Gorcum, 1566 - Ultrecht, 1651
Little is known about the life of this Dutch artist, by whom some 200 paintings, more than 600 engravings and hundreds of drawings survive. His father was an accomplished artist who worked in several cities, and he therefore spent his early years and school days in different places. When he was still a child his family moved to Utrecht, where he spent various periods under different masters, among them Joos de Beer and Hieronymuys Francken. In the early 1580s he lived in Paris for three years and from 1591 to 1593 he worked in Amsterdam with his father, later returning to Utrecht where he spent the rest of his life and enjoyed great renown. There is an early biography of Bloemaert written by Van Mander in 1604 in his Book on Picturing, where he praises his art and ranks him slightly below Goltzius but above Wtewael.
A painter, engraver and draughtsman who depicted religious and mythological themes, landscapes and allegories, Bloemaert led a long and active professional life that brought him into contact with different art trends. Very few works survive from before 1604, but those dated to the early decades of the 17th century display the clear influence of Haarlem Mannerism. In the 1620s he began to assimilate the influence of the tenebrist language of Caravaggio through his pupil Gerrit van Honthorst, although his last paintings evolved towards classicism and a preference for uniform light and compositional and tonal harmony.
This versatile artist was highly influential during his own lifetime and in later periods through his drawings and engravings, which were used until well into the 18th century. Together with Paulus Moreelse he established a small academy of drawing where numerous young artists trained, and many of the most important painters of the school of Utrecht served a stint in his workshop at some point. His pupils included the aforementioned Honthorst, Hendrick ter Brugghen, Cornelis van Poelenburg and Jan Both, as well as his own four sons Hendrick, Frederick, Cornelis and Adriaen. He was the most important master of the School of Utrecht.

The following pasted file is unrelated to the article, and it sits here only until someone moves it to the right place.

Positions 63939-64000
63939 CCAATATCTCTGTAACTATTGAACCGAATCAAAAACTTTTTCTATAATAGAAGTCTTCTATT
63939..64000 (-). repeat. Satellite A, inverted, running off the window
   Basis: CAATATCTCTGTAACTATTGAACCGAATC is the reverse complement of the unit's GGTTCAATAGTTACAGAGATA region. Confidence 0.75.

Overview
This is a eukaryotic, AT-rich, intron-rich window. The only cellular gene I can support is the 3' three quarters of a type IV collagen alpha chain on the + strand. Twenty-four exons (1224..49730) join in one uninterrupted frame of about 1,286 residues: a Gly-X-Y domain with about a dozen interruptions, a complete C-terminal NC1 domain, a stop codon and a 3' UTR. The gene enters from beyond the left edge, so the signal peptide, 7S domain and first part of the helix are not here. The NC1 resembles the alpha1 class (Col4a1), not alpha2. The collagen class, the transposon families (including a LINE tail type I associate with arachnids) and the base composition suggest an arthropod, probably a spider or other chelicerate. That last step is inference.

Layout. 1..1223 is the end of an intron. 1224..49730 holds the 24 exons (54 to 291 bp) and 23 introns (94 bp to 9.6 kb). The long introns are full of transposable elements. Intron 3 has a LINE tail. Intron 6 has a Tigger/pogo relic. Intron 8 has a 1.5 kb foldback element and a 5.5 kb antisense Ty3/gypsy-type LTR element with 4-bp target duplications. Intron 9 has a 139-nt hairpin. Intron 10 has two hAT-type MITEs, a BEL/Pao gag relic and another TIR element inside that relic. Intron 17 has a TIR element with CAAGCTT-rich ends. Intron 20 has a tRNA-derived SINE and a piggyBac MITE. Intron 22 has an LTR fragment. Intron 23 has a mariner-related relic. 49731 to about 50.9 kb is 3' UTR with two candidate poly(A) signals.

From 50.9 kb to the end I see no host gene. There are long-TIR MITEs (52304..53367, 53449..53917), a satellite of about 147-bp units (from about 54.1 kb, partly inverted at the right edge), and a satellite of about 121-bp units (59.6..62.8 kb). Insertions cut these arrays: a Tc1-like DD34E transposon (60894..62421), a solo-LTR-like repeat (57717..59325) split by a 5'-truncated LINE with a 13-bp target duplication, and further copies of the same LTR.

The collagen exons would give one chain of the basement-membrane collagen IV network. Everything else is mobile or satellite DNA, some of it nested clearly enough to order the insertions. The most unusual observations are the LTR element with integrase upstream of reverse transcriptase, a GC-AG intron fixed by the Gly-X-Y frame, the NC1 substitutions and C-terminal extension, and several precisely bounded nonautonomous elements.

The lingering influence his art continued to enjoy among painters of the Northern Netherlands was based on the book bringing together prints of his models engraved by his son Frederick. It is a splendid compilation of more than one hundred examples of busts, heads, arms and hands, published around 1650 with the title Artis Apellae Liber and perfectly adapted to the learning of drawing. In addition to this book, an important set of drawings was published in Amsterdam around 1740, which contributed to prolonging his influence until well into the 18th century.
Today Bloemaert’s works are housed in some of the most important museums in the world, such as the Metropolitan Museum of Art in New York, the Hermitage in St Petersburg, the Louvre in Paris, the Rijksmuseum in Amsterdam, the Mauritshuis in The Hague and the Museum of Fine Arts in Boston.
Trinidad de Antonio